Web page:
So on the morning of my third day in Philippines, I took a taxi from my hotel in Ermita district to the Manila American Cemetery And Memorial in Fort Bonifacio. Imagine my amusement when the taxi driver said he did not know where it was! That just shows how often tourists visit the cemetery in Manila! Haha!

Of course, I was more than prepared for that. I had my map with me and showed it to him.

We passed by the high class, economic hub of Makati City. I took this picture of the modern city with skyscrapers along Ayala Avenue.

Makati is one of the 16 cities that make up Metro Manila, one of the most populous metropolitan areas in the world. It was here that I spent the remaining of my third day visiting some of the major high class malls in the Philippines.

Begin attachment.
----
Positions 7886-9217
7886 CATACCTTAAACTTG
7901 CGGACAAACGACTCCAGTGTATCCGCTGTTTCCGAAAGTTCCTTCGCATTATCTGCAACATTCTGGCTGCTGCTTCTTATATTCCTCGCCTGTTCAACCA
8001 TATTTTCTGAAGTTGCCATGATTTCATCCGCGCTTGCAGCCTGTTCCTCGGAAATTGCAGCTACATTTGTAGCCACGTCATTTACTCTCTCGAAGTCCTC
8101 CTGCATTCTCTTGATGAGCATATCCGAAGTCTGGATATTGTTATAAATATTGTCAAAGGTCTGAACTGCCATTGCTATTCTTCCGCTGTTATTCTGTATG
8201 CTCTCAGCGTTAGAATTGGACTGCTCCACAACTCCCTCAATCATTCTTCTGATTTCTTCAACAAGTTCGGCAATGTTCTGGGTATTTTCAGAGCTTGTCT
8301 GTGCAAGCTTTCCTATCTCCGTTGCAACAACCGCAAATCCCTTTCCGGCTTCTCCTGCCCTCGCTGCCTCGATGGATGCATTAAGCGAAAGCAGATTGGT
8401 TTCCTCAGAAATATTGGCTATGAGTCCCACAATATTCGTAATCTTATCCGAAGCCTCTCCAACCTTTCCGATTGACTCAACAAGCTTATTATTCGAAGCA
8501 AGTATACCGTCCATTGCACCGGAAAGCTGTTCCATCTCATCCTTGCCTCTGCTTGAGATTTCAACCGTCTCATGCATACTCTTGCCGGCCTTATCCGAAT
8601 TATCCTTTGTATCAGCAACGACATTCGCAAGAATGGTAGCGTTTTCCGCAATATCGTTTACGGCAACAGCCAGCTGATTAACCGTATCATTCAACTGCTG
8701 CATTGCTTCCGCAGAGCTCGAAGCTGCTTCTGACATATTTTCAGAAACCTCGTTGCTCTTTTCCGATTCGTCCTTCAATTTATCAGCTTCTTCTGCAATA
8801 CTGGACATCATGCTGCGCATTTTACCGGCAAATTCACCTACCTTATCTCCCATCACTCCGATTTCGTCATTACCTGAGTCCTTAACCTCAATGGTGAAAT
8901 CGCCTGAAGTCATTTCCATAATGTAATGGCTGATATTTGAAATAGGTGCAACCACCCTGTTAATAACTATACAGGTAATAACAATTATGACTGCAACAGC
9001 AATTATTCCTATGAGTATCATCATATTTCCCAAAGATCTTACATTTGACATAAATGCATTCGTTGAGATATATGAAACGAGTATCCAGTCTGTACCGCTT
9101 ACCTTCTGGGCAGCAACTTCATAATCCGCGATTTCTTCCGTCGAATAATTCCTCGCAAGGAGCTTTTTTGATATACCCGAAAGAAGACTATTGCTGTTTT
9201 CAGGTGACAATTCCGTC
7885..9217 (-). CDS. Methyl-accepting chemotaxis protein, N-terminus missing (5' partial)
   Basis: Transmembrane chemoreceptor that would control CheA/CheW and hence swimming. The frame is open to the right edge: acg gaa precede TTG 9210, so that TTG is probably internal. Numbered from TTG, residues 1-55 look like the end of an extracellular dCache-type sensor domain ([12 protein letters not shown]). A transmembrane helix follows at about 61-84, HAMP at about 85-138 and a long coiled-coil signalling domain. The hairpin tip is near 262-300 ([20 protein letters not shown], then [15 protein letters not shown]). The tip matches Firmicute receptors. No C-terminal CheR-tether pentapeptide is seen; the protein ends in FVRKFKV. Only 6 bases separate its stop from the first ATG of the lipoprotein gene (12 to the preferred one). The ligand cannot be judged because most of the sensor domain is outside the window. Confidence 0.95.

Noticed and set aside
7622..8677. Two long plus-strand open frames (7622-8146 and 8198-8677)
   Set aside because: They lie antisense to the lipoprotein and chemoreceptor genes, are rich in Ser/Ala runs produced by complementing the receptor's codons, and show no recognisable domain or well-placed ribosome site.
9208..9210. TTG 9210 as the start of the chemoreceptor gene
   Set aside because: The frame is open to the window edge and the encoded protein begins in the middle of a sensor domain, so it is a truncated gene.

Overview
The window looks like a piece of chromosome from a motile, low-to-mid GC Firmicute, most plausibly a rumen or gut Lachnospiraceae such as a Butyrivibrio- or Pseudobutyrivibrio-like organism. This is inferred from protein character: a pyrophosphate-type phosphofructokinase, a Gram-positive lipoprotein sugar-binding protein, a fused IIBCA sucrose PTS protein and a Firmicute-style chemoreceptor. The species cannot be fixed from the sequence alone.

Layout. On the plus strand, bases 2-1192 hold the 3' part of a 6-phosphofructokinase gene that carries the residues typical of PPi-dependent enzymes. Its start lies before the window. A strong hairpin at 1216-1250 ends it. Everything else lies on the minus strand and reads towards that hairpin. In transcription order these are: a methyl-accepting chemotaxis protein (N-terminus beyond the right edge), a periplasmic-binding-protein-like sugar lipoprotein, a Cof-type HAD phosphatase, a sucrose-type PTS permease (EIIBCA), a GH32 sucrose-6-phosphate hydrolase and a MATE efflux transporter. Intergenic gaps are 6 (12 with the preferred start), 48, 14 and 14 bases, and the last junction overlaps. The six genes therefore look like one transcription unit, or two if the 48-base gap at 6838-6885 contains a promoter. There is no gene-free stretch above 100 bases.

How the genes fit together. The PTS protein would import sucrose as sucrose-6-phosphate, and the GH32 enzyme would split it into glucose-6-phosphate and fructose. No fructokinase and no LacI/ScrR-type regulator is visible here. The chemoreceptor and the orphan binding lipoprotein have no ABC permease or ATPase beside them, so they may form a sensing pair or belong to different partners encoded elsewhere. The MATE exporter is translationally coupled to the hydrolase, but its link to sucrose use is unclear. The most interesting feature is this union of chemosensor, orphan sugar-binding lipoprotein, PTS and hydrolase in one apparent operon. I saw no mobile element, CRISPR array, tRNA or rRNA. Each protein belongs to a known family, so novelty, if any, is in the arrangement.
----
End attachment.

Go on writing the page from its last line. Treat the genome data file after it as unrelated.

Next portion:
Soon we entered McKinley Road and passed by the wealthy, gated neighbourhood of Forbes Park. Here is home to business tycoons and wealthy expats!

Before long, we reached the Manila American Cemetery and Memorial. A guard at the entrance stopped us and asked the purpose of my visit. I must be the one and only tourist that weekday morning! LOL!

The guard then proceeded to pass me a paper with a set of rules listed that visitors must follow. I was most amused that one of the rules stated that I must be properly dressed. I asked the guard if wearing a pair of T shirts and shorts were considered 'proper' and luckily he said it was OK. Otherwise, I may have to make a trip back to the Makati City and shop for some decent clothes. Haha!!

As my taxi driver drove along the road towards the parking area, I saw acres and acres of white marble crosses on green lawns.